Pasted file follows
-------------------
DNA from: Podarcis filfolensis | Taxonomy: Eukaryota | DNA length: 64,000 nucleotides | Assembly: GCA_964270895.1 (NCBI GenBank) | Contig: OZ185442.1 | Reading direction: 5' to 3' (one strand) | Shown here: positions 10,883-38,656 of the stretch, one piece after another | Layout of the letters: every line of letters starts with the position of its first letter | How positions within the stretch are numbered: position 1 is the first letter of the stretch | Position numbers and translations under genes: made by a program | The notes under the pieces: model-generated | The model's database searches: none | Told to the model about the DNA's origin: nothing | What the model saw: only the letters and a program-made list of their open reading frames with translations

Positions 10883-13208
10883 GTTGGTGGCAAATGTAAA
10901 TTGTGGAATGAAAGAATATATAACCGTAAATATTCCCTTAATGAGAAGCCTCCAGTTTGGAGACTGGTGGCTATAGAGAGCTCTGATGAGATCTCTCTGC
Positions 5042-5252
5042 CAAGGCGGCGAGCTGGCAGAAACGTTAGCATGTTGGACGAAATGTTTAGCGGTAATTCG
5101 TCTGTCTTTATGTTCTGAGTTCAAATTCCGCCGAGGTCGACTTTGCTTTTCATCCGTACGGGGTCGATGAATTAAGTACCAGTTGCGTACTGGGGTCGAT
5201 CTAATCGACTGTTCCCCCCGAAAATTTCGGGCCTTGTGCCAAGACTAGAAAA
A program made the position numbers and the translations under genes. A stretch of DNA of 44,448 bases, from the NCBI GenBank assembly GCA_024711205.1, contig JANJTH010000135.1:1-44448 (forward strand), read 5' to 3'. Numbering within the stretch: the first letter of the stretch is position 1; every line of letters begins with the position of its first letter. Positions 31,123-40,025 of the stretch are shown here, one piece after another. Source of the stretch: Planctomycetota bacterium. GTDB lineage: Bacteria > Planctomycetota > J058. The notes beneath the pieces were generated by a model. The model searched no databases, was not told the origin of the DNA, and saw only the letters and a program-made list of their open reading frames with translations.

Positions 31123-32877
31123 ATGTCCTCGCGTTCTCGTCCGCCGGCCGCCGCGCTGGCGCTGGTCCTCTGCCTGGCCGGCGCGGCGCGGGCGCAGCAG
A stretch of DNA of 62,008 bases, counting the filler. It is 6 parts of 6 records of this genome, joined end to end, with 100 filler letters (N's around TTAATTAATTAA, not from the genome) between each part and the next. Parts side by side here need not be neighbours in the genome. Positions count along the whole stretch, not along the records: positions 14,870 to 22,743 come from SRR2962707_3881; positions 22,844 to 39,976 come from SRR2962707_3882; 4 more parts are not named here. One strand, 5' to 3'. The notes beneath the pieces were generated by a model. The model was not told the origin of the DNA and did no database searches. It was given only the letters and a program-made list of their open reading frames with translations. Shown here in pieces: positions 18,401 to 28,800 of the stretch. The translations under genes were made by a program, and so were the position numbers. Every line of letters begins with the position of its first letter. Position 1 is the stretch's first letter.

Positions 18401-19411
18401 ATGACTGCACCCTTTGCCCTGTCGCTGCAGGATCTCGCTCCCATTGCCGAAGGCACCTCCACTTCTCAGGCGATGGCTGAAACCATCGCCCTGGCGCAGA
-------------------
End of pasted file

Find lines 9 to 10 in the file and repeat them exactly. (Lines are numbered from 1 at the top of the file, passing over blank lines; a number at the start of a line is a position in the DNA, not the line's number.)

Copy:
A program made the position numbers and the translations under genes. A stretch of DNA of 44,448 bases, from the NCBI GenBank assembly GCA_024711205.1, contig JANJTH010000135.1:1-44448 (forward strand), read 5' to 3'. Numbering within the stretch: the first letter of the stretch is position 1; every line of letters begins with the position of its first letter. Positions 31,123-40,025 of the stretch are shown here, one piece after another. Source of the stretch: Planctomycetota bacterium. GTDB lineage: Bacteria > Planctomycetota > J058. The notes beneath the pieces were generated by a model. The model searched no databases, was not told the origin of the DNA, and saw only the letters and a program-made list of their open reading frames with translations.

Positions 31123-32877